Williams’ other mistake was not pinch hitting Ryan Zimmerman for Adam LaRoche when Bochy brought in Javy Lopez in the 8th with Rendon on second. We talked about this a bit in my game 1 summary, and Harper at Nationals Baseball talked about it quite a bit more. LaRoche has hit poorly against left handers, and especially against Lopez, and unlike Game 1, the result this time was predictable—Rochy struck out. With one inning left, the case for making the substitution was stronger than it was in Game 1. If you’re ever going to take advantage of the Zim’s platoon advantage compared with LaRoche, that seems like the spot to do it. Christina Kahrl of Sweetspot even suggested that it may have been a mistake for Rendon to steal, given that it led to such an unfavorable matchup for LaRoche. The mistake was Williams’, not Rendon’s.

There was a lot of complaining by the Nationals batters about the strike zone. It’s weird how in the wild card games, ESPN was showing the pitch-track graph on literally every pitch, whereas Fox, though it clearly has the capability, is extremely reluctant to discuss the strike zone and showed its strike zone graphic only a couple of times in the game. So it requires going to another site to find tracking of pitches—I went to the excellent Brooks Baseball pitch f/x site. As several writers have noted, Asdrubal Cabrera really didn’t have a legitimate beef with the high strikes that got him tossed. But Bryce Harper did have a legitimate complaint about the low called strike that he was barking about. And in general, umpire Vic Carapazza did call an unusually large strike zone, especially for outside pitches against right-handed batters. It was clearly frustrating for our hitters. While I don’t see evidence that his wide strike zone was purposely unfair, it did help the Giants because Hudson and Petit were clearly taking advantage of it, whereas most Nats’ pitchers weren’t. Close Call Sports sees the advantage as +4 pitches for the Giants. I also thought Carapazza should have tried to calm the situation with Cabrera after Asdrubal’s first complaint. Although Carapazza was right on the call itself, one of his other jobs is to keep things calm so that he doesn’t have to eject a player in an extra inning post-season game.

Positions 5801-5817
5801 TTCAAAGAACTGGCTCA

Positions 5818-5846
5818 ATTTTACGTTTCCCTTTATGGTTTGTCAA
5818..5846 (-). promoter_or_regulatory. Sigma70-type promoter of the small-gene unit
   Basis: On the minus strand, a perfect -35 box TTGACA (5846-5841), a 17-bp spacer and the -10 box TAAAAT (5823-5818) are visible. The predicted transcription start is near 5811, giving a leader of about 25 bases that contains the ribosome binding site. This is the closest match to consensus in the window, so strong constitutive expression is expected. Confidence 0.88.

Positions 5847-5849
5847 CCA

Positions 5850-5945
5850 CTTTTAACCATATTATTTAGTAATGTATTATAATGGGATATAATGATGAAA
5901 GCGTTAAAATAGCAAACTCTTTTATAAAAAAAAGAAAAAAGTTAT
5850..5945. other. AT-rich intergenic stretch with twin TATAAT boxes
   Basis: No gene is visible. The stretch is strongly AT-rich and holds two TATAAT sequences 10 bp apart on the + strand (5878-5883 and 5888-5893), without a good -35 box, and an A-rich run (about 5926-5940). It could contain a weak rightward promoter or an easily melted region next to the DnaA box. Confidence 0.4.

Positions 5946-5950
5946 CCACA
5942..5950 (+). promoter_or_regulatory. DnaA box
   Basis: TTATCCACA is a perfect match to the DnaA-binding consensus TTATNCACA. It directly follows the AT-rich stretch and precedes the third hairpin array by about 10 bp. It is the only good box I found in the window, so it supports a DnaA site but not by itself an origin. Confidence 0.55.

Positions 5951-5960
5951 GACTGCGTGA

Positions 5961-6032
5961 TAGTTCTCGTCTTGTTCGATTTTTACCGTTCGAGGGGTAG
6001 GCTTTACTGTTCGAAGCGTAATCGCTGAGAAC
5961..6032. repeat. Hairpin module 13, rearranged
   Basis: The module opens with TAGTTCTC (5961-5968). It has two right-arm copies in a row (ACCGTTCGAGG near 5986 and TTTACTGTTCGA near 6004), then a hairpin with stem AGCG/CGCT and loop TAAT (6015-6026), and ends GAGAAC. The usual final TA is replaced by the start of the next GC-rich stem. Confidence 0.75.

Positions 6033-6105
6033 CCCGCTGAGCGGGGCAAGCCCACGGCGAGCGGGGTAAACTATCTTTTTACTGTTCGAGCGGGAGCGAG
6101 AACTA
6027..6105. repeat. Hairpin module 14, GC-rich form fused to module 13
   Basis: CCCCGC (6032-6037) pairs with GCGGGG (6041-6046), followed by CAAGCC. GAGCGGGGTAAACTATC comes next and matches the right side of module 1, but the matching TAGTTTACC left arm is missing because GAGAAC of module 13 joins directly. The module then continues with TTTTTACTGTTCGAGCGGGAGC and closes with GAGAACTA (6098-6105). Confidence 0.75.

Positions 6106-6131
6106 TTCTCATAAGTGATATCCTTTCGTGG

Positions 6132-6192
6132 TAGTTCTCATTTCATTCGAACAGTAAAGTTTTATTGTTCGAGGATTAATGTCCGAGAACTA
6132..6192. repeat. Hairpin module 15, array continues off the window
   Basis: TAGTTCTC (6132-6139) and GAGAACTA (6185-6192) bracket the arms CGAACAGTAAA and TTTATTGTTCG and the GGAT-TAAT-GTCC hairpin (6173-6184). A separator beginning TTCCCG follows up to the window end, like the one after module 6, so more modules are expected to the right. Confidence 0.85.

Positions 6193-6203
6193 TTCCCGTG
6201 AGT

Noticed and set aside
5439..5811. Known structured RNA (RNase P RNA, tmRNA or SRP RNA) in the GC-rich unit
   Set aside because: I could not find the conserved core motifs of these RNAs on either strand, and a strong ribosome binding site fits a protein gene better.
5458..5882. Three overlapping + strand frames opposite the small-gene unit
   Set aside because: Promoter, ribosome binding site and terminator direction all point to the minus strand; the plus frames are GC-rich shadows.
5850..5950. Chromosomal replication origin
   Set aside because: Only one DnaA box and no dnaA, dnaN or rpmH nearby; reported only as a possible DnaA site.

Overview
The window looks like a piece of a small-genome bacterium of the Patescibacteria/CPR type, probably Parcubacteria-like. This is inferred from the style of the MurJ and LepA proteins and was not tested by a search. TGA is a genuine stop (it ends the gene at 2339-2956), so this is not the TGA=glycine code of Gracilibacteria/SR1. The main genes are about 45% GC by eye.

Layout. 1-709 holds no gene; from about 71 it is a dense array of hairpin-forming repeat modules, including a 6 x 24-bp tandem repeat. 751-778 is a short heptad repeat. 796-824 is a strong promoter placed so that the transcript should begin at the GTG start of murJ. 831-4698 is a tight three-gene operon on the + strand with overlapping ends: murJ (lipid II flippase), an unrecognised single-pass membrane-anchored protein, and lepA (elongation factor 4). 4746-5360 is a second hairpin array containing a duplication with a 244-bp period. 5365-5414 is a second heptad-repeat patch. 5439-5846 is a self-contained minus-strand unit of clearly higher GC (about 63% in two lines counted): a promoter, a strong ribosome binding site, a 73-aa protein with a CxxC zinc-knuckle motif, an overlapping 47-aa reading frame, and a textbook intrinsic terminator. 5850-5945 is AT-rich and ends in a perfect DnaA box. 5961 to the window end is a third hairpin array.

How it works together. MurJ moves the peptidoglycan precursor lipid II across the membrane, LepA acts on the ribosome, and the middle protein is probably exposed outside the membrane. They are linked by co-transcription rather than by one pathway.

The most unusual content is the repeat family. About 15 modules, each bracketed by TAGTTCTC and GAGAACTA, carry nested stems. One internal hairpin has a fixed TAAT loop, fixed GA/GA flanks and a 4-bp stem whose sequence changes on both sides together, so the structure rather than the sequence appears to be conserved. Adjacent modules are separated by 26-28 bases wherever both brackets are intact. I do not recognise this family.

One of my theories is that the Nats are a warm weather team. For the last three years, they’ve always seemed to play poorly in April and May and heat up in the dog days of summer. Warm weather helps the ball carry, and my theory is that helps the hitters more than it hurts the Nats’ pitchers. Some day I may put together some data and try to test that theory. For now, I’ll just note that on this chilly night the Nationals hit several warning track shots that might have been home runs in August—Harper to center field in the 12th, Rendon in the 15th, and LaRoche in the 16th. Of course, Pence’s double in the top of the 12th also probably would have gone out in warmer weather.

At 18 innings and 6 hours and 23 minutes, this was the longest baseball game I’ve ever watched. It’s too bad that the memories will be bitter.


One Comment


  1. More on balls and strikes in game 2 | Nats Noodles